A method for assisting the retailer in the operation of the present system is also disclosed and includes the steps of searching for an existing computerized record of the customer on a localized database established at the commercial retail location and creating, in the absence of an existing record, a new record for the customer. The step of creating further includes inputting the identification number particular to the customer (social security, driver's license), inputting the customer's name and date of birth. Additional steps include scanning biometric information of the customer including at least one photograph and at least one fingerprint. The checks presented by the customer are also scanned (front and back) into the record. The checks cataloged by history and pay status and may be accessed from either a given customer information screen or a further screen listing checks by paid/refused headings. Still additional steps include printing the customer identification, biometric information and checks/check history for purposes again ranging from producing check cashing identifications to providing evidence for legal prosecution of cashing bad checks, and in addition to printing the customer's picture, state identification number, biometric input (fingerprint) or suitable banking information on the rear side of a check.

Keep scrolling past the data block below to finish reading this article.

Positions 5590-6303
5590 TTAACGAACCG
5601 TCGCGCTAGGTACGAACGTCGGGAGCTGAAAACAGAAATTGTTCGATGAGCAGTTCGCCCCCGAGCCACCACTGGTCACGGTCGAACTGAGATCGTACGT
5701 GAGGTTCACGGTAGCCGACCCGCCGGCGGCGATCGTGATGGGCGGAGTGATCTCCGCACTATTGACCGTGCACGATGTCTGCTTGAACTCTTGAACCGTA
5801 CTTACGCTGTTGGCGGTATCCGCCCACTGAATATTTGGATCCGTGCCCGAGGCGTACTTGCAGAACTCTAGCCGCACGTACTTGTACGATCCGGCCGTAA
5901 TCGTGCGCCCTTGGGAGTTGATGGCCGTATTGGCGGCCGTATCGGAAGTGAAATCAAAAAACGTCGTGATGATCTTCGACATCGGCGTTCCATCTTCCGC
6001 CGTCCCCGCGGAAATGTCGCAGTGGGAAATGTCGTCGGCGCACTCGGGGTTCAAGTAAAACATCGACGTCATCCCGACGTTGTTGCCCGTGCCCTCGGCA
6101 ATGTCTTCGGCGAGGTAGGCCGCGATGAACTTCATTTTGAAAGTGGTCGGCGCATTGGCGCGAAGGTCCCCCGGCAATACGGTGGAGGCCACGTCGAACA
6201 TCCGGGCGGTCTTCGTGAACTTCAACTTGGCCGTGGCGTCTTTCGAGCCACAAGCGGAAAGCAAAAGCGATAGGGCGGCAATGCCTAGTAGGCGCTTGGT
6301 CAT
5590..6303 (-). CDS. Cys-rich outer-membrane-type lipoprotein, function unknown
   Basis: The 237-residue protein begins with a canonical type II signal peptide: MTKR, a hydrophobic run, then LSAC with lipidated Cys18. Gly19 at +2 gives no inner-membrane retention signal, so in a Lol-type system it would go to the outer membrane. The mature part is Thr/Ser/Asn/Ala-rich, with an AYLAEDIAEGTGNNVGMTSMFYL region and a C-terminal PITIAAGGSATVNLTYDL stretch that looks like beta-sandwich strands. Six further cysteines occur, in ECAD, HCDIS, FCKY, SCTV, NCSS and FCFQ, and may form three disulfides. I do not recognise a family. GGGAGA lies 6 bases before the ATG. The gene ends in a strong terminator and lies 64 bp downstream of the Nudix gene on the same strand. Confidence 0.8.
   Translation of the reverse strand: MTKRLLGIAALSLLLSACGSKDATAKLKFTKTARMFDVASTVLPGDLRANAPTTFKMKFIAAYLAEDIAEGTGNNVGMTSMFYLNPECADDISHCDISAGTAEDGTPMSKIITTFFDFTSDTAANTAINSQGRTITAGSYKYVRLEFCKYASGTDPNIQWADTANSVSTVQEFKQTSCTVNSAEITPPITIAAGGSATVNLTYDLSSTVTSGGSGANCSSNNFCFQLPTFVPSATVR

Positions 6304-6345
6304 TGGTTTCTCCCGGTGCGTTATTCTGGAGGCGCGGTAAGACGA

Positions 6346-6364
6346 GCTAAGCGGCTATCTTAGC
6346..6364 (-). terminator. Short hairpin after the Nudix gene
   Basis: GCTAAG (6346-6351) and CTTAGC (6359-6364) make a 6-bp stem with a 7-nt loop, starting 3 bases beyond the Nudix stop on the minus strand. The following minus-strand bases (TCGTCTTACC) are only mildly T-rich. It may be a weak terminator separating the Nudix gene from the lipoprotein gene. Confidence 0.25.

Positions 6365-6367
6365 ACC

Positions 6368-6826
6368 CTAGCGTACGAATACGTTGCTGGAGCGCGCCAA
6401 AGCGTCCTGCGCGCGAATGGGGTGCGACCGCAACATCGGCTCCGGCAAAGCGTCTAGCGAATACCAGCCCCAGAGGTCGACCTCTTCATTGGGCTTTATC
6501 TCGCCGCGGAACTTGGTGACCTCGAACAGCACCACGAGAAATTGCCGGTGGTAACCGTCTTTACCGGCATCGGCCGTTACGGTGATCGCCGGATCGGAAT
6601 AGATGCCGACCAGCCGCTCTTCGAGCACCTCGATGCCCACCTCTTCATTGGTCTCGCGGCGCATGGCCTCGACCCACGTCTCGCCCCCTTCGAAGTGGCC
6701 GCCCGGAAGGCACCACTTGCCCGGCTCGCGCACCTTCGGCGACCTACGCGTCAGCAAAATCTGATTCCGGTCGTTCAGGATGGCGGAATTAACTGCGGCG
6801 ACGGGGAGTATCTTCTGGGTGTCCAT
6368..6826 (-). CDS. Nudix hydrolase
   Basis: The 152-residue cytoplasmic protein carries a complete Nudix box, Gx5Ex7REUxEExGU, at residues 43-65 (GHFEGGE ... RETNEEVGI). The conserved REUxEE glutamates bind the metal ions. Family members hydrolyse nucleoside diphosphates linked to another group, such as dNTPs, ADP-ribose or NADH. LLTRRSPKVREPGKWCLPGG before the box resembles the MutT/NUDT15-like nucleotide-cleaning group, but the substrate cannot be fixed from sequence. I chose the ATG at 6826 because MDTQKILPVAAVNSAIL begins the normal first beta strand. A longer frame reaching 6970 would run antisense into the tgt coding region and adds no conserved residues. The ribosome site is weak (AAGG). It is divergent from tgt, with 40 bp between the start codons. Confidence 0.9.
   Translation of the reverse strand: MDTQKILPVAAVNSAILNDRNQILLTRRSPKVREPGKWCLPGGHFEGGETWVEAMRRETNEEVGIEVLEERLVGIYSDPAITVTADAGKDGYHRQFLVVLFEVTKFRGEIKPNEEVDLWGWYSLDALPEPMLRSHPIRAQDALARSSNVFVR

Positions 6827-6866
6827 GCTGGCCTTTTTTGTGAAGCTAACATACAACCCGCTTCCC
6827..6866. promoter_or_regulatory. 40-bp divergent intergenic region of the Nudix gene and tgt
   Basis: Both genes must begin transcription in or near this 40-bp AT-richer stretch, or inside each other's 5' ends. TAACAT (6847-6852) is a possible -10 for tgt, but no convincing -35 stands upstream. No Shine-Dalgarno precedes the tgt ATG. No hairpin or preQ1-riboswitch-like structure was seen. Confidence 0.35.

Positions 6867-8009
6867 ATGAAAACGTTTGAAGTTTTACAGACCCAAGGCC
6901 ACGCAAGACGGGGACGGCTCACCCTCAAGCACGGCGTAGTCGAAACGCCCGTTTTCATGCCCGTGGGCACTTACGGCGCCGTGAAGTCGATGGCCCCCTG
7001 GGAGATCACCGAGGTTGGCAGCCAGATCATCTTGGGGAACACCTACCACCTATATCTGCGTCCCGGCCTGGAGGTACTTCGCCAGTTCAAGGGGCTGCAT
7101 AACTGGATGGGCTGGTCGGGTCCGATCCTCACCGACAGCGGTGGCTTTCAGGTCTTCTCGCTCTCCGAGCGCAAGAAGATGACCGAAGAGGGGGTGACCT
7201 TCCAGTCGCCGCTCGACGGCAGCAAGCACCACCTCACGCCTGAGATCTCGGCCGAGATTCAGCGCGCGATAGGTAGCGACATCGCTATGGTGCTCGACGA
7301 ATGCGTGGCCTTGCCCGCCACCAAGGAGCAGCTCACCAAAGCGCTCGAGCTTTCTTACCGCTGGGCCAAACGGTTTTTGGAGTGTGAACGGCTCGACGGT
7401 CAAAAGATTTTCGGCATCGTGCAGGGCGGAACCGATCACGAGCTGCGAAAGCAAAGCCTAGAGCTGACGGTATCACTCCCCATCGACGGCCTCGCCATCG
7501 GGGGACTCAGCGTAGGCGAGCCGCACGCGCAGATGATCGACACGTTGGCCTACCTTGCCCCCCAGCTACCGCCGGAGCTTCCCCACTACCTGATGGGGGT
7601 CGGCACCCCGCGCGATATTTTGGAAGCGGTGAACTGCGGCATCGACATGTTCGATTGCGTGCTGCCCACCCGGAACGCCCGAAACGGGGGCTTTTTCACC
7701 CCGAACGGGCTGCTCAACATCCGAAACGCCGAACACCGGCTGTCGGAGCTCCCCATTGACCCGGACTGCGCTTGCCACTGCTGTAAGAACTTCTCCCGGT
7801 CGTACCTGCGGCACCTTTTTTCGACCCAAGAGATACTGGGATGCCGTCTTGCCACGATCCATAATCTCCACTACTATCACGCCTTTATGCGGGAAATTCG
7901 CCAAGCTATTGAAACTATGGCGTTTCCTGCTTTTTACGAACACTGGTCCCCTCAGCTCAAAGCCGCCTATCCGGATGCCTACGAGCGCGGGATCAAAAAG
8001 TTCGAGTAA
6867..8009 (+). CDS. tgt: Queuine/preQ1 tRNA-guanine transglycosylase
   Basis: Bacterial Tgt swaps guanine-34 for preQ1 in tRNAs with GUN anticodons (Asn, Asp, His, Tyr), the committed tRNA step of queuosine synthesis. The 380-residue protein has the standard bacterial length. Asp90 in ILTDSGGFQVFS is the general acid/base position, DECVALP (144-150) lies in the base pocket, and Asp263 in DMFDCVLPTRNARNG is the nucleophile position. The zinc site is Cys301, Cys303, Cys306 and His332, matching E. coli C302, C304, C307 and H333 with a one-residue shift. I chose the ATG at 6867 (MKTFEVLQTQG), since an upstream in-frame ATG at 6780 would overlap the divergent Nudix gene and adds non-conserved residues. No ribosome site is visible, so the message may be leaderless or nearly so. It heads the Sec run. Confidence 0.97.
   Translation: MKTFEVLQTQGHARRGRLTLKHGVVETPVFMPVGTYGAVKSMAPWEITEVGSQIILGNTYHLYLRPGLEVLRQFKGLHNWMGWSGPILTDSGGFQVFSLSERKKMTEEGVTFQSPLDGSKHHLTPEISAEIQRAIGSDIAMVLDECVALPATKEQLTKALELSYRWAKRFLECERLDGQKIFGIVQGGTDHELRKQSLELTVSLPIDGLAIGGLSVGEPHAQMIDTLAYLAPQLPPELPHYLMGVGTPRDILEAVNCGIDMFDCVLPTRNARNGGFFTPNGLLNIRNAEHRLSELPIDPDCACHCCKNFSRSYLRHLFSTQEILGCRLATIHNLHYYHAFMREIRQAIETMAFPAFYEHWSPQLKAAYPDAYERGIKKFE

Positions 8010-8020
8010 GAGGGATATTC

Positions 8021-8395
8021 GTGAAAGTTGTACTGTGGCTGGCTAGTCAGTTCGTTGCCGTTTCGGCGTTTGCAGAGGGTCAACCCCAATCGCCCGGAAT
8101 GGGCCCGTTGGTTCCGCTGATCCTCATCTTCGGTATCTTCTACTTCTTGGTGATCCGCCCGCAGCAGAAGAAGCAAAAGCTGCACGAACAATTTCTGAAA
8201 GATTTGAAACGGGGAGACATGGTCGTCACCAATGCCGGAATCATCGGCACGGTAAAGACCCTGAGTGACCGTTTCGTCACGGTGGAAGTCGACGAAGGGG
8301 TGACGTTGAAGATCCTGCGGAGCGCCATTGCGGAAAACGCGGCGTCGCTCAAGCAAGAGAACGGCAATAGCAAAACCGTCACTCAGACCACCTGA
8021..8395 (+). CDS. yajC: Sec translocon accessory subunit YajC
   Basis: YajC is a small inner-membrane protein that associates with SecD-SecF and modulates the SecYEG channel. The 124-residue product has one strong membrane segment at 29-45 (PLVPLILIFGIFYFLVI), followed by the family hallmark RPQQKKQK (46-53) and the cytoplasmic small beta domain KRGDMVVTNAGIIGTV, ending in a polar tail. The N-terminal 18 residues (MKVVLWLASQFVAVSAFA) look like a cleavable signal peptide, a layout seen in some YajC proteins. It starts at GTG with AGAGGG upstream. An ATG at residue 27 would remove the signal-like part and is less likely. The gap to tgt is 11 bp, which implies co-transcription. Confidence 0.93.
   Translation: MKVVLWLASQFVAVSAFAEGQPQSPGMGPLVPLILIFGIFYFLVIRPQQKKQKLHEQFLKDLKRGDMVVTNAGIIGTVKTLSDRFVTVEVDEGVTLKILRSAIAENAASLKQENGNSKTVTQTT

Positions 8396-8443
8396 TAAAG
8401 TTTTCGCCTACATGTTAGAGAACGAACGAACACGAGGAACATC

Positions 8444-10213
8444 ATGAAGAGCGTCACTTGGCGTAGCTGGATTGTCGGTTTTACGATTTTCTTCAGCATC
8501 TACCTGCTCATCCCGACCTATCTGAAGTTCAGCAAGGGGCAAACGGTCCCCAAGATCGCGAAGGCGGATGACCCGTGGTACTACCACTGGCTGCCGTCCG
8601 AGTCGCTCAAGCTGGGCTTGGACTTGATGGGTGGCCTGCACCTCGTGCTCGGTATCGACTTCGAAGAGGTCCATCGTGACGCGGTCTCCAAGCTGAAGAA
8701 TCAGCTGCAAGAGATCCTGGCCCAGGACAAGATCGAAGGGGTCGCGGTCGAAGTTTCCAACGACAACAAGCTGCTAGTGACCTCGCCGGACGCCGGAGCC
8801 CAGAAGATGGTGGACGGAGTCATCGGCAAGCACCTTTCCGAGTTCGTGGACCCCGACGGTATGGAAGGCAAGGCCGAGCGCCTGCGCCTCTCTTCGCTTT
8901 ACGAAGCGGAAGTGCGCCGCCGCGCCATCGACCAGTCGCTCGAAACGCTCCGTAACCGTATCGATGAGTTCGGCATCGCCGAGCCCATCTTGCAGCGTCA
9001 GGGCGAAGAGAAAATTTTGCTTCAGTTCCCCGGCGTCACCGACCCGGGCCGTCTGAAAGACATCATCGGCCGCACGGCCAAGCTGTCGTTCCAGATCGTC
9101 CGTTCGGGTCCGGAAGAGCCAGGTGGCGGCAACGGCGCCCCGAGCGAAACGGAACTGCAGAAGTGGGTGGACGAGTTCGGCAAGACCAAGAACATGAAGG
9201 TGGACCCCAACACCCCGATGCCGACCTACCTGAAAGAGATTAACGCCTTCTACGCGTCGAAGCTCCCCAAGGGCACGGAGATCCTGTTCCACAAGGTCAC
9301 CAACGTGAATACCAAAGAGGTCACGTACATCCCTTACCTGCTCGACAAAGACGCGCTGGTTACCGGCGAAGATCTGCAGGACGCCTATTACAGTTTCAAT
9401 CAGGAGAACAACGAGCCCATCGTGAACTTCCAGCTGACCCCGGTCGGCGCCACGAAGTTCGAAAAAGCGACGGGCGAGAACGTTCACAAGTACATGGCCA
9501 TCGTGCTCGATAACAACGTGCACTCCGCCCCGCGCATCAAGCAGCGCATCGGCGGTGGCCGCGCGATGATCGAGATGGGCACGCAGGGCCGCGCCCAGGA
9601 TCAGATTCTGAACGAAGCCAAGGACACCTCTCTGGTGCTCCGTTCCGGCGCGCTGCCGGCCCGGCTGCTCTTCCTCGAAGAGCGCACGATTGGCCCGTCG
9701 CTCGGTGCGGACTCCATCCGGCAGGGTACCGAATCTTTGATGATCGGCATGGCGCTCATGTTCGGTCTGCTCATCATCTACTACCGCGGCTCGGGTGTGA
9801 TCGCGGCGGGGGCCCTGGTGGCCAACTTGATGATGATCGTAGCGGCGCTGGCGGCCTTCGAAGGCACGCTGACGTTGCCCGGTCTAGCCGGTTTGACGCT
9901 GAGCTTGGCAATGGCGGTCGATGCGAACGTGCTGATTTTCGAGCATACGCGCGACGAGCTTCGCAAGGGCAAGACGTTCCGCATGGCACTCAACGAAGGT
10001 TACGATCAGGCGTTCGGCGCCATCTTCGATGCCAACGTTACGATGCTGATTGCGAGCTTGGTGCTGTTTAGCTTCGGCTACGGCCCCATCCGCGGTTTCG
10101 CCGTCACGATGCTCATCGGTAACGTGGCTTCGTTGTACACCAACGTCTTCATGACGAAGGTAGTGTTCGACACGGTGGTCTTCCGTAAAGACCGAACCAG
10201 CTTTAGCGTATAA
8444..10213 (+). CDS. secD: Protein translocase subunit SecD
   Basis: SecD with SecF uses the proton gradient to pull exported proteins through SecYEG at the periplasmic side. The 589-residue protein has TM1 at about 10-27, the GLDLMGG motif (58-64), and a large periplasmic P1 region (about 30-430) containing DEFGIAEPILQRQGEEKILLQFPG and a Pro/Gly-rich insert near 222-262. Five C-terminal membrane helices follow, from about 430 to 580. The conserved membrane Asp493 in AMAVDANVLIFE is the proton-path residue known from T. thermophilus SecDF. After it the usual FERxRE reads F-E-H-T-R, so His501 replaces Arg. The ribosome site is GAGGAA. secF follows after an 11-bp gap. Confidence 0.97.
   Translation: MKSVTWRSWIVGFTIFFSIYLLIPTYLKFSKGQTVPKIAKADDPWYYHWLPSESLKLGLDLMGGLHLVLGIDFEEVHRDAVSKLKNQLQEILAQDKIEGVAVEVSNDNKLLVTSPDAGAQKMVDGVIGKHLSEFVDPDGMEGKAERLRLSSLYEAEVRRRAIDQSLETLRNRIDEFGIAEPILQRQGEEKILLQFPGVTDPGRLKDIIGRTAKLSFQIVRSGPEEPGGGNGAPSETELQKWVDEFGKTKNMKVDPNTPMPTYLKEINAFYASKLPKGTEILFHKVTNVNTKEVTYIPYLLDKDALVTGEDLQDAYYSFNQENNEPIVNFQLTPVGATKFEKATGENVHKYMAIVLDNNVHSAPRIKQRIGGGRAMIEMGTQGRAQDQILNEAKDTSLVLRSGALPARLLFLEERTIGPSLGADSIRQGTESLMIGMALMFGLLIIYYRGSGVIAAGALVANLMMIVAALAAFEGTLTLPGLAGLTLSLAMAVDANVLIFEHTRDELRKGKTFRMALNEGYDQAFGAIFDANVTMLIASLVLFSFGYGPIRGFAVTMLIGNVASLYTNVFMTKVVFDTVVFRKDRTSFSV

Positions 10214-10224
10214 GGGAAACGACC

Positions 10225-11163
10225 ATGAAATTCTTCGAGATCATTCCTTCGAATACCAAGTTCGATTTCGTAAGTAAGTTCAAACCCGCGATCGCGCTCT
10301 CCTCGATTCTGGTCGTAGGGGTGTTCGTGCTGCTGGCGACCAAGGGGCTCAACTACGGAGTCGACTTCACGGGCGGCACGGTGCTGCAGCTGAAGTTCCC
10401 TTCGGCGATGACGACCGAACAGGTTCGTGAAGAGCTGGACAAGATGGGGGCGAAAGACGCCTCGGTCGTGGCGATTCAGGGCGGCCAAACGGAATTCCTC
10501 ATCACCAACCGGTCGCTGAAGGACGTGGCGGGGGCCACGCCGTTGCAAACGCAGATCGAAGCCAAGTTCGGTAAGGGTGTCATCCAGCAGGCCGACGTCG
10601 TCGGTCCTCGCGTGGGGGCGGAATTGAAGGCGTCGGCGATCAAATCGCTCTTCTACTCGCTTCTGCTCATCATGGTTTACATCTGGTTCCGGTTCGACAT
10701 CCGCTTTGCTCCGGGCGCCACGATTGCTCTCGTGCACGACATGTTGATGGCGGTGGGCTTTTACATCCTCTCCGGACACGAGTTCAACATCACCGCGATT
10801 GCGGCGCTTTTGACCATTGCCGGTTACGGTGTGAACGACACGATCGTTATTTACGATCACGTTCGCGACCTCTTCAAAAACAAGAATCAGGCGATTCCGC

The present invention also discloses a software program embodying a computer code for use with the PC system. Subroutines of the program include the listing of existing customers and customer profile records, the establishment of new customer records utilizing the various inputs, and the presentation and display of customer and check information for verification or refusal, for network communication to other systems, and/or for printout.
Reference will now be made to the attached drawings, when read in combination with the following detailed description, wherein like reference numerals refer to like parts throughout the several views, and in which:
Referring now to
Referring further to
In one preferred application, the PC may be a Pentium III, 850 Megahertz computer with 17″ monitor, 20 gig hard drive, 56 K modem, 40X or higher CD ROM, 8 gigabyte tape backup, keyboard and mouse. The hard drive may operate off of a Windows 98® operating platform and the drive further includes at least four input USB ports for access by the keyboard 18, scanner 20, digital camera 22 and fingerprint scanner unit 24 as well as two printer ports for outputting to color printer 28. Additional specifics of some of the multi-media hardware components include the digital camera 22 being provided as a QuickCAM Express Camera, the scanner 20 as a Canon CanoScan FB63OU, and the printer 28 as a Lexmark 3200 Color Printer. The fingerprint unit 24 can be adapted for use in secure check cashing and may be provided, for example, as a unit produced from such as World Computer Security Corporation and interfaced with the system program with additional software input for inputting, converting and digitally representing the individual's fingerprints.